|Publication number||US7660769 B2|
|Application number||US 11/530,940|
|Publication date||Feb 9, 2010|
|Filing date||Sep 12, 2006|
|Priority date||Sep 12, 2006|
|Also published as||EP2059887A1, EP2059887B1, US20080065547, WO2008031729A1|
|Publication number||11530940, 530940, US 7660769 B2, US 7660769B2, US-B2-7660769, US7660769 B2, US7660769B2|
|Original Assignee||International Business Machines Corporation|
|Export Citation||BiBTeX, EndNote, RefMan|
|Patent Citations (9), Non-Patent Citations (4), Referenced by (4), Classifications (8), Legal Events (4)|
|External Links: USPTO, USPTO Assignment, Espacenet|
1. Technical Field
The present invention relates to a system and method for digital content player with secure processing vault. More particularly, the present invention relates to a system and method for decrypting and decoding encrypted/encoded digital content within a hardware-based secure environment.
2. Description of the Related Art
As high-definition entertainment content becomes widely available, digital content owners are increasingly concerned with piracy. Although the digital content owners wish to expand into new distribution channels, such as the Internet, the digital content owners are understandably concerned with losing distribution control and, as a result, losing revenue.
Many protocol and software-level content protection technologies exist that facilitate seller-to-buyer digital content transfer. A challenge found with these technologies, however, is that they do not take into account platform system security. Even with copy protection technologies in place, digital content may be “stolen” in an unsecured system platform.
System security has traditionally been based upon an operating system correctly granting access. Thus, from a theoretical perspective, the operating system should prevent a malicious client's attempts to access the digital content. In practice, however, malicious clients have found means to circumvent this protection scheme and gain access to digital content. For example, a malicious client may use buffer overflow to gain operating system control and, therefore, access the digital content. As a result of this lack of system security, digital content owners are concerned with a system's ability to control digital content distribution.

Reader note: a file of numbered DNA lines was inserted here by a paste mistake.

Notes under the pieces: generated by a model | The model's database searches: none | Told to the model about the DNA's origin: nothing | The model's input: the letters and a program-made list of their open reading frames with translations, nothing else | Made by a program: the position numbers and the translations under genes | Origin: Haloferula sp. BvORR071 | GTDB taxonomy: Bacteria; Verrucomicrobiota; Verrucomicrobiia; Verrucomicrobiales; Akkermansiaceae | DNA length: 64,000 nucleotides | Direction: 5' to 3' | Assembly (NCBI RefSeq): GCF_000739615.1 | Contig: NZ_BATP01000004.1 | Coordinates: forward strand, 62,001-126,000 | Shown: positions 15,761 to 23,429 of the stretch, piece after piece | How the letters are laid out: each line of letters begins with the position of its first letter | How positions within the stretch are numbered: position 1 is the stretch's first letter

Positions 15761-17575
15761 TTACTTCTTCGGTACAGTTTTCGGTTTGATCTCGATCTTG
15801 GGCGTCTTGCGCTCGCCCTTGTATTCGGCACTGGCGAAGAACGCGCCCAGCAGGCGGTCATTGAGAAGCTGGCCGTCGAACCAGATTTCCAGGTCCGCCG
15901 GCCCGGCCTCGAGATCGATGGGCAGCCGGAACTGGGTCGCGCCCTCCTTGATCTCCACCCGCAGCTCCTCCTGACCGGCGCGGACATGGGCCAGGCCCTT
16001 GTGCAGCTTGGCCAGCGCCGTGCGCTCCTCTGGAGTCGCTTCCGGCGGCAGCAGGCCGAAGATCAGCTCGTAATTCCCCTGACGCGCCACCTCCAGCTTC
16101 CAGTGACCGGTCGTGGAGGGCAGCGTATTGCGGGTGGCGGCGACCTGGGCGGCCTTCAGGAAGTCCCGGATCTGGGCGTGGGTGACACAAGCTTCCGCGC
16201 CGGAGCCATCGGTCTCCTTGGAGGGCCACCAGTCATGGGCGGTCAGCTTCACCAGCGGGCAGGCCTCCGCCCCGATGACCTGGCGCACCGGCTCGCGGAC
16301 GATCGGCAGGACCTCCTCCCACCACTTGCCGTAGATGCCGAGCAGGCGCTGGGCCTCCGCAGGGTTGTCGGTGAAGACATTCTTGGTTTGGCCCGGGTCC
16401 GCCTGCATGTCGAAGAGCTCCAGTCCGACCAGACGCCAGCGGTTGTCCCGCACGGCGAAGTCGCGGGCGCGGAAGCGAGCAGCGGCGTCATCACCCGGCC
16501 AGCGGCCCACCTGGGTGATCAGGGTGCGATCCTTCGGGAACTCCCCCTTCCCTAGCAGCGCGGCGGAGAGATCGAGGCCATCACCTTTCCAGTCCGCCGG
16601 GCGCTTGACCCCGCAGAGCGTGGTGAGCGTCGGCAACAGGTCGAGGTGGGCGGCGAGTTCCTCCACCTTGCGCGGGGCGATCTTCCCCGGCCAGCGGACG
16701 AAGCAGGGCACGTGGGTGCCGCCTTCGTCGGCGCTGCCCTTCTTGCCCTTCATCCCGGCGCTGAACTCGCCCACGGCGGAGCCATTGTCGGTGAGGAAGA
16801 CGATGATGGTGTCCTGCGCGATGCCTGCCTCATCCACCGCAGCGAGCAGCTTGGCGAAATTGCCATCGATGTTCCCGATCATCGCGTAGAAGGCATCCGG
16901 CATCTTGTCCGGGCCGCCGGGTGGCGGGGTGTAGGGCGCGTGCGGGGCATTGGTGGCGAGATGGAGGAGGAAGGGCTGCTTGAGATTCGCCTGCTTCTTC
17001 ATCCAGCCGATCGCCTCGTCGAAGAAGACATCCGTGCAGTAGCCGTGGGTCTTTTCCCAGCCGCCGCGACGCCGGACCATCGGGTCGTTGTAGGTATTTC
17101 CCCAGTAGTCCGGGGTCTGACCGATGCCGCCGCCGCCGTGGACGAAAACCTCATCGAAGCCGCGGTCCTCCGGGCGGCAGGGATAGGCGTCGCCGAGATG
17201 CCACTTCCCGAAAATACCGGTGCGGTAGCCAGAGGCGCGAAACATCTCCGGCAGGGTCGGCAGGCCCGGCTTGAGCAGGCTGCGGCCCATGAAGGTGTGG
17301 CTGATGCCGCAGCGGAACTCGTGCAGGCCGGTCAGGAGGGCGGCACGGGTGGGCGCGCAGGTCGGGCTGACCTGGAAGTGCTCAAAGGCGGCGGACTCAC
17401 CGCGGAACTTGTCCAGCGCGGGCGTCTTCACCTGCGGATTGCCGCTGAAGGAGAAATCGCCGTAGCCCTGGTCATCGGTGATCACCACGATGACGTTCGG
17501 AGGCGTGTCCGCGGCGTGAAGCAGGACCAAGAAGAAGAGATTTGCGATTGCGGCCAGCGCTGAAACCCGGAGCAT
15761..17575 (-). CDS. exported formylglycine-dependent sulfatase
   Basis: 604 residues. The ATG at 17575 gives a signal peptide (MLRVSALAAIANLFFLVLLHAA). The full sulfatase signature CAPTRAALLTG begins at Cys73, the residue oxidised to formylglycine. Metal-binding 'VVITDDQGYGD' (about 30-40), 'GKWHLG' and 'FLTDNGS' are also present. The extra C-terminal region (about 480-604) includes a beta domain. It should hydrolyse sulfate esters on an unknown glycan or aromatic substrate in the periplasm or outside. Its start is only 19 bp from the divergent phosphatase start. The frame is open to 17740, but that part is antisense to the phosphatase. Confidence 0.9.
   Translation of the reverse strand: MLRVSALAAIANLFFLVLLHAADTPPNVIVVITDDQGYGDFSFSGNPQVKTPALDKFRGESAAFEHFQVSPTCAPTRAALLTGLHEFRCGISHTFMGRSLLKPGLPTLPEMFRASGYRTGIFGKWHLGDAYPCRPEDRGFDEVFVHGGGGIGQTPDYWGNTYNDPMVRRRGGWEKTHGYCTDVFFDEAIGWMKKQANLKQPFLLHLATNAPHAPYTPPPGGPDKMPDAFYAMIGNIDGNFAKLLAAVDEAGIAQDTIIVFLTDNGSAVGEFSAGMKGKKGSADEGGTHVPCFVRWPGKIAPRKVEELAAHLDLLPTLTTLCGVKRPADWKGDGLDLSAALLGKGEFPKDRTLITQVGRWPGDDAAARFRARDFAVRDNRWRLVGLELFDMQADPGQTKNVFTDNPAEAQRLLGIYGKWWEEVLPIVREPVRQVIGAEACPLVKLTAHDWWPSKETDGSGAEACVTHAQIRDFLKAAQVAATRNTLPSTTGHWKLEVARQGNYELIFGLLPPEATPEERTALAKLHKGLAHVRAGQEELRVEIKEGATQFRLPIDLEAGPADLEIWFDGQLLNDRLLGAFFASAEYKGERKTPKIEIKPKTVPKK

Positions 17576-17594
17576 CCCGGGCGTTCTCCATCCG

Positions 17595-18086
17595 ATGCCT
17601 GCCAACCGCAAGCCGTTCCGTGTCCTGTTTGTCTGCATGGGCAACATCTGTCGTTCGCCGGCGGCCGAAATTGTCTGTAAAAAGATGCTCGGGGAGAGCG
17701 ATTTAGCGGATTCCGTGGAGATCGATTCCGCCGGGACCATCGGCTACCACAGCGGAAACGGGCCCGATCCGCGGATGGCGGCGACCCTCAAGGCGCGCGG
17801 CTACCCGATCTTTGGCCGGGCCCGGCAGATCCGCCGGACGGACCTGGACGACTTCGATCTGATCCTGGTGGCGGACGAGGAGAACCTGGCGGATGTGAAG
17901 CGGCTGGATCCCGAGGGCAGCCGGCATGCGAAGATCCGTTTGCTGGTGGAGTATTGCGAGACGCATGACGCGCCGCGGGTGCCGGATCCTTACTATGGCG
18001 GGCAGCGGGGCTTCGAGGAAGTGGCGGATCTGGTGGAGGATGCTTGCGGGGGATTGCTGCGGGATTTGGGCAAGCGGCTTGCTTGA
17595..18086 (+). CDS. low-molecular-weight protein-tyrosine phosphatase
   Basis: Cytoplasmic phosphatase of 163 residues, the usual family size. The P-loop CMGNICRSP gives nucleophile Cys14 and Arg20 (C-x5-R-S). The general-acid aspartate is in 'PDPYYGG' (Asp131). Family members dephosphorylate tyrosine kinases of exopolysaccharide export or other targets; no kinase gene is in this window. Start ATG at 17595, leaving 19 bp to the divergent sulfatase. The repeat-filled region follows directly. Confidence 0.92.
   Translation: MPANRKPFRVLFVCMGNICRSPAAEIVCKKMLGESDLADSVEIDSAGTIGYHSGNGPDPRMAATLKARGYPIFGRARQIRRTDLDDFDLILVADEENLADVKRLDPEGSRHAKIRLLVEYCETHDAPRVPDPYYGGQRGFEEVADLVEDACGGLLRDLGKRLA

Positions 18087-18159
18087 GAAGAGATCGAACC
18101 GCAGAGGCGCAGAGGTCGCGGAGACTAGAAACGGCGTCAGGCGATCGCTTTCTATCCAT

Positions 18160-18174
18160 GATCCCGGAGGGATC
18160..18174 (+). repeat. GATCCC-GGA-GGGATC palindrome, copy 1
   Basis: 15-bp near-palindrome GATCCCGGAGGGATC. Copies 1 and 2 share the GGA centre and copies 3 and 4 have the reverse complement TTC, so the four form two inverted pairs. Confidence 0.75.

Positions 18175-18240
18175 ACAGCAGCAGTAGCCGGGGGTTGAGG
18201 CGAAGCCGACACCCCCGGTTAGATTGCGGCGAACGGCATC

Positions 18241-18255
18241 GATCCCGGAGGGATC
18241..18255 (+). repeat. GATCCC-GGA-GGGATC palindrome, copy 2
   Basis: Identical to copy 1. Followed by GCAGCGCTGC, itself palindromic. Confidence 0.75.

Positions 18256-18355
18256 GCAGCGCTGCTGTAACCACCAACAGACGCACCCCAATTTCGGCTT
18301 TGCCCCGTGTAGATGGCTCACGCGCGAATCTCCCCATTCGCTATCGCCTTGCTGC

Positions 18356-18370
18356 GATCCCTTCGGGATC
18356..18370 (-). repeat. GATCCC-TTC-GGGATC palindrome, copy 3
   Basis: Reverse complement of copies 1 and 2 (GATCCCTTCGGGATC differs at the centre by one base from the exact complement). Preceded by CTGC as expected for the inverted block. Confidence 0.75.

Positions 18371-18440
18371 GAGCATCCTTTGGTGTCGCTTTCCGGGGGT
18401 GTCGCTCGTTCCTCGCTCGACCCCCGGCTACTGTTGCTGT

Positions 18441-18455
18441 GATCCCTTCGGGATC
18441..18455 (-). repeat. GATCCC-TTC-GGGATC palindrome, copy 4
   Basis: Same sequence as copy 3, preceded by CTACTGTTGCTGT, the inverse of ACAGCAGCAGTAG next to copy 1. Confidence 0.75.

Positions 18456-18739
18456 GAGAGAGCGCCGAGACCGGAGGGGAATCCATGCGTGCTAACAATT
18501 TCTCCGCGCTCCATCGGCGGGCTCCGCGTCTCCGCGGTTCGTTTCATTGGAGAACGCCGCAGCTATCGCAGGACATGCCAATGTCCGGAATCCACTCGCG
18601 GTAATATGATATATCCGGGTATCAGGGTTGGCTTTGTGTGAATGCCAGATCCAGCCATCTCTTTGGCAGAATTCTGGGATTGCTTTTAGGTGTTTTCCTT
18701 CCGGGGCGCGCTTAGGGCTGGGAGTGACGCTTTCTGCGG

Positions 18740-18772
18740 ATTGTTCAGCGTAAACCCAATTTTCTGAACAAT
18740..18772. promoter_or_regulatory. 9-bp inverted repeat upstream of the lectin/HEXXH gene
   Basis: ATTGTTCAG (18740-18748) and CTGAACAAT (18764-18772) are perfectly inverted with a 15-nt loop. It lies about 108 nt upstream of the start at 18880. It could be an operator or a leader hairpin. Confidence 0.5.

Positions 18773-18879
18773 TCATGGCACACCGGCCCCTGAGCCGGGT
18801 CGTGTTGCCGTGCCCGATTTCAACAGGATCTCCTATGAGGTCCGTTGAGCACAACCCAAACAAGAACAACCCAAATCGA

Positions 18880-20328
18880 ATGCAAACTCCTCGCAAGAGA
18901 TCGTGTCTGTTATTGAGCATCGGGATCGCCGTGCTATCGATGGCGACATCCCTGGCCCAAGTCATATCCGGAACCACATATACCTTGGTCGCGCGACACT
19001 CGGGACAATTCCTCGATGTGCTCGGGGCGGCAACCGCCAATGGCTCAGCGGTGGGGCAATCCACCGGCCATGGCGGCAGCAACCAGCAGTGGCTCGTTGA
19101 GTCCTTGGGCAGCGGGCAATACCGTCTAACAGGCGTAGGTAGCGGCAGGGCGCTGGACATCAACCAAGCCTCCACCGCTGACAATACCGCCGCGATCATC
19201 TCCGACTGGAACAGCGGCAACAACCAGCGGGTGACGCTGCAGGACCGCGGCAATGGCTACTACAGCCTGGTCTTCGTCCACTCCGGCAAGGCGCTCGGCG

Existing art attempts to solve a system's lack of security by using virtualization technology, which places a “digital content player” within a separate partition. A challenge found with this approach, however, is that the digital content player is still vulnerable to software-based attacks because the separate partitioning relies upon the corresponding hypervisor code's integrity.
Typically, digital content is first encoded (or compressed) and then encrypted, which is the primary control point for content protection against piracy. To play back the content, it must be decrypted first and then decoded. One approach to recover the digital content from its encrypted/encoded format is to decrypt the digital content within a secure environment and decode the digital content within a non-secure environment. A challenge with this approach, however, is that the most valuable form of the digital content, which is decrypted but still encoded, resides in a non-secure environment and available to malicious clients.
What is needed, therefore, is a system and method for decrypting and decoding encrypted/encoded digital content within a hardware-based secure environment.